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New Samsung technology helps batteries charge faster and last longer

Samsung has developed a new "graphene ball" lithium-ion battery technology said to offer five times faster charge speeds and 45 percent greater capacity.

Published onNovember 27, 2017

Smartphone batteries have been teetering on the verge of big improvements for years now, but the main advances we’ve seen make it into commercial smartphones have arrived in the form of quick charging and wireless charging.

While these aren’t insignificant — I’m rather happy to own a phone that reaches more than 50% of its full charge in half an hour — smartphone battery life standby times have hovered around the one-to-two day mark for the past five years or more.

However, in a report recently published on scientific research website, it appears that Samsung Electronics has accomplished what could be the next step big step in smartphone battery tech.

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Using a “graphene ball” material, Samsung’s Advanced Institute of Technology (SAIT) has apparently been able to make LIBs (lithium-ion batteries) charge faster and last longer. This technology is said to offer a “45 percent” increase in capacity, and “five times” faster charge speeds — from an hour down to 12 minutes for a full charge.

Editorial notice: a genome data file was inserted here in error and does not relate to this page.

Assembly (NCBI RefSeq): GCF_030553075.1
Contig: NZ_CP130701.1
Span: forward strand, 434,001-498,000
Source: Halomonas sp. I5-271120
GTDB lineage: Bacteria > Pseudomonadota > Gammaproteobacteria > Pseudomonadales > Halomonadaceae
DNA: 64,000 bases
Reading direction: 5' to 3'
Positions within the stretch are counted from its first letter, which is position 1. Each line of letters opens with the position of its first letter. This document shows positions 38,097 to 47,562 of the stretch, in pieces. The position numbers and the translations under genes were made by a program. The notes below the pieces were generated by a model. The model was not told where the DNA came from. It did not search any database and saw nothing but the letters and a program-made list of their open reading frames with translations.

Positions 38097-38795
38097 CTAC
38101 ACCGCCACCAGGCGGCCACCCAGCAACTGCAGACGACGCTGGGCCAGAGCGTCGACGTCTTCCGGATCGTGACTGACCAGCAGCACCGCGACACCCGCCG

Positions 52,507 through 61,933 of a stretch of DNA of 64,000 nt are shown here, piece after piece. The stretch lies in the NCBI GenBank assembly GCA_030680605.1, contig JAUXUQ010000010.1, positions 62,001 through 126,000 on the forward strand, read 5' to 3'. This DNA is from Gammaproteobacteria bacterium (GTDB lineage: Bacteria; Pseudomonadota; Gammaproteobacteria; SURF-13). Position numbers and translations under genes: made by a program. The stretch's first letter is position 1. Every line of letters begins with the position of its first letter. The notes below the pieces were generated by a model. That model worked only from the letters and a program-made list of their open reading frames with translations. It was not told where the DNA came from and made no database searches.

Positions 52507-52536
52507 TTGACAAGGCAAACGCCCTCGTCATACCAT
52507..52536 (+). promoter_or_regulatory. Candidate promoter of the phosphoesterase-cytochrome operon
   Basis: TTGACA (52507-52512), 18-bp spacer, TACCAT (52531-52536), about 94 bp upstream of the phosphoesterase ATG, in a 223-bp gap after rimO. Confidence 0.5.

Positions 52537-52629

What’s more, the tech could be applied to electric vehicles, given that it can survive the necessary “up to 60 degrees Celsius” conditions.


LIBs have been employed in many consumer electronics products since their introduction in the early 90s — and smartphones since their inception — but, despite being the best current option, they’re also very restrictive. Smartphones, laptops, smartwatches etc have to be charged all-too-frequently for many of us, but the physical space occupied by their LIBs also impact weight and design (critically, what components can fit inside the products). Furthermore, they can be comparatively volatile — it was problems associated with the Galaxy Note 7’s battery that lead to it being discontinued shortly after release.

For these reasons, they’re crying out for a smaller, longer-lasting replacement, and a graphene-based solution might be the answer. This lightweight, minuscule, durable material has been available in a manufacturing capacity since 2004 but scientists are still exploring its potential uses. Though Samsung’s new battery would still rely on the LIBs of old, it could pave the way for greater innovations to come.

Samsung has already patented the new technology in South Korea and the US but there’s no telling when it could make its way to smartphones. If it’s anything like the previous reports on advanced smartphone batteries, it could be years away.